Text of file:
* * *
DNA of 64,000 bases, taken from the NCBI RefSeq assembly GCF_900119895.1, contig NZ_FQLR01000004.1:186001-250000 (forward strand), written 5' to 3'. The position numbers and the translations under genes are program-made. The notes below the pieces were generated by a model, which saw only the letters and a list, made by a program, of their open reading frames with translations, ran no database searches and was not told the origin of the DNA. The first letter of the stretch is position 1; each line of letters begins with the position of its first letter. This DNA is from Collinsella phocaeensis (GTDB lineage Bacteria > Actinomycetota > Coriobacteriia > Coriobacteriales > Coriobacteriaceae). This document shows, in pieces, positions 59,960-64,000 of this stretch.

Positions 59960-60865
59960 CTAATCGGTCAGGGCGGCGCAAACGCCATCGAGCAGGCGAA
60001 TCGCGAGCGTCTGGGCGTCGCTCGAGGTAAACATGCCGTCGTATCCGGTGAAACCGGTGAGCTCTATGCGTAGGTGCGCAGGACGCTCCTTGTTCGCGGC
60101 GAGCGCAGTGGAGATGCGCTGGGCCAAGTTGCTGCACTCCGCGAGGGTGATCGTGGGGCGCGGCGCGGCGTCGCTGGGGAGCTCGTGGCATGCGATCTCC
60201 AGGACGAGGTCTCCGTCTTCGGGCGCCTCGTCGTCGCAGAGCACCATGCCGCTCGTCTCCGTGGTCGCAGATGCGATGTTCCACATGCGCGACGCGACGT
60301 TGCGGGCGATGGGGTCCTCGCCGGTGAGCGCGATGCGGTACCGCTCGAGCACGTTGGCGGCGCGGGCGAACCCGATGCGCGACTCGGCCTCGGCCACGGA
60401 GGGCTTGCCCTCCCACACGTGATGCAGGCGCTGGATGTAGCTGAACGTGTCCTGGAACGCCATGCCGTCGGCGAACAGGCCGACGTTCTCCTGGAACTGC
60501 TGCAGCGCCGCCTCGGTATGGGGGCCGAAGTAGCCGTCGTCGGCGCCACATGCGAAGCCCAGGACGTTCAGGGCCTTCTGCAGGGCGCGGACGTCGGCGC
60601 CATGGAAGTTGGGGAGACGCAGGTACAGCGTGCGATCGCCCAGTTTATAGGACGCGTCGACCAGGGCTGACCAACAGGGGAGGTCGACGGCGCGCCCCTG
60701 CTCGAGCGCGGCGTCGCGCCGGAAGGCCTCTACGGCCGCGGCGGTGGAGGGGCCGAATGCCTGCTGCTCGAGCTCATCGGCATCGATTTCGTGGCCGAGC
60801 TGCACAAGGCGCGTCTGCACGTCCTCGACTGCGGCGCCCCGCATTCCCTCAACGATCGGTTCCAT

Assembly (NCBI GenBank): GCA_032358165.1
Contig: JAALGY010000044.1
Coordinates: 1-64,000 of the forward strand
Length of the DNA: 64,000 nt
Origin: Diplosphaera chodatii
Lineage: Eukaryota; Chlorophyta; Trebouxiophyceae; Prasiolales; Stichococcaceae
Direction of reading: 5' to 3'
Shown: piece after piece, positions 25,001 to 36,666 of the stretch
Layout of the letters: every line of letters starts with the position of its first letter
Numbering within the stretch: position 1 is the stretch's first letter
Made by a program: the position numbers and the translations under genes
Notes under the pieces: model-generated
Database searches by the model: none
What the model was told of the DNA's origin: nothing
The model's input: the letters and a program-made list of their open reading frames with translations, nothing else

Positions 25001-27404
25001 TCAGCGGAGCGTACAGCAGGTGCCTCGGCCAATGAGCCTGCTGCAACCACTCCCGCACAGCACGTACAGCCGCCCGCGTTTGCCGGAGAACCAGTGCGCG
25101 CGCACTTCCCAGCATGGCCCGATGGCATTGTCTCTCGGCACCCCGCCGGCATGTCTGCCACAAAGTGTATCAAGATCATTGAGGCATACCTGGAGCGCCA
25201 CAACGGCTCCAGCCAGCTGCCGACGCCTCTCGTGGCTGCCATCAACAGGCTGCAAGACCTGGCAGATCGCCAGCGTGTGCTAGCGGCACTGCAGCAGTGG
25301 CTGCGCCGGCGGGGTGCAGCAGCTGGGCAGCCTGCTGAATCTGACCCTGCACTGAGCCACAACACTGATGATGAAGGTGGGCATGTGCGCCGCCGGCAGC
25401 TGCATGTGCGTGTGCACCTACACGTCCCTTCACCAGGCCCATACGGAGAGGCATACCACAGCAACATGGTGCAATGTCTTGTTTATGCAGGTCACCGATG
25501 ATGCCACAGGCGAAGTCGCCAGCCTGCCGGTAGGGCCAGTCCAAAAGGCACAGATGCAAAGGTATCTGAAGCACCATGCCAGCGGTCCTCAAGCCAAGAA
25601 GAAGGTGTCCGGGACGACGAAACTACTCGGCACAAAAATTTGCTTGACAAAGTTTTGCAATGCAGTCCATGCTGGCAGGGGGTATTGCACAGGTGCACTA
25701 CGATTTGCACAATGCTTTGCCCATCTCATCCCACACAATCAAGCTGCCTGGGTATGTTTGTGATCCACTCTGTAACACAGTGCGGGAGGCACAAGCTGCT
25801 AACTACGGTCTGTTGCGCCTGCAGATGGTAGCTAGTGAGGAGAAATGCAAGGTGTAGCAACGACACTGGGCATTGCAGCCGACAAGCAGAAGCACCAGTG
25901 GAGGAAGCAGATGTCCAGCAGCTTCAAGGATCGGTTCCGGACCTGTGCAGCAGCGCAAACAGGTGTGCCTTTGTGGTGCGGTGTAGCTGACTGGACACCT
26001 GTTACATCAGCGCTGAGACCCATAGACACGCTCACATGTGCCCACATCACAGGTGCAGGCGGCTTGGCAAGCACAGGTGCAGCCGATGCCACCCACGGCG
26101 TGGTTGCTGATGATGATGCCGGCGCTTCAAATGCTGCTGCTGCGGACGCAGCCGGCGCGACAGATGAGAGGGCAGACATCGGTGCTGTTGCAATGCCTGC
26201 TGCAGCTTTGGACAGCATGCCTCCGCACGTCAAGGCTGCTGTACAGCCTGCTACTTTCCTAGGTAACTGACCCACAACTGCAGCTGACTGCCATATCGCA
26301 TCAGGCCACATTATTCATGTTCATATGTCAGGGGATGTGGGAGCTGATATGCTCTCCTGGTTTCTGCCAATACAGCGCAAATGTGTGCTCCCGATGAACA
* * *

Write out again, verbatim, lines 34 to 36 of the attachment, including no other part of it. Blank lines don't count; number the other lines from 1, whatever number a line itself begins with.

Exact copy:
25501 ATGCCACAGGCGAAGTCGCCAGCCTGCCGGTAGGGCCAGTCCAAAAGGCACAGATGCAAAGGTATCTGAAGCACCATGCCAGCGGTCCTCAAGCCAAGAA
25601 GAAGGTGTCCGGGACGACGAAACTACTCGGCACAAAAATTTGCTTGACAAAGTTTTGCAATGCAGTCCATGCTGGCAGGGGGTATTGCACAGGTGCACTA
25701 CGATTTGCACAATGCTTTGCCCATCTCATCCCACACAATCAAGCTGCCTGGGTATGTTTGTGATCCACTCTGTAACACAGTGCGGGAGGCACAAGCTGCT